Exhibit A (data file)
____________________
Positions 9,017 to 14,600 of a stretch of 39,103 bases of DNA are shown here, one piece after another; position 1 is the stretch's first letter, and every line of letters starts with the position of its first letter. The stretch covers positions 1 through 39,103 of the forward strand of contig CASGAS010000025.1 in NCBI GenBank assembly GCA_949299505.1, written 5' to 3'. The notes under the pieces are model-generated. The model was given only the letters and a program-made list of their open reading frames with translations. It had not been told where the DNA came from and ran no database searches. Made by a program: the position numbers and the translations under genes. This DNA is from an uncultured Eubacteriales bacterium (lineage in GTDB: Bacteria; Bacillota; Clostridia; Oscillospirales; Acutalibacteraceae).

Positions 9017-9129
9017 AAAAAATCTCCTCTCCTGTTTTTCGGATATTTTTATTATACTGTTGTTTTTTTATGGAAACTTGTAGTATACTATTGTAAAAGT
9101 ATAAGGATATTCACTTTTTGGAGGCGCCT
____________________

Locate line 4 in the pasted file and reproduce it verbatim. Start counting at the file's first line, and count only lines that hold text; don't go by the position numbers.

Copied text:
9101 ATAAGGATATTCACTTTTTGGAGGCGCCT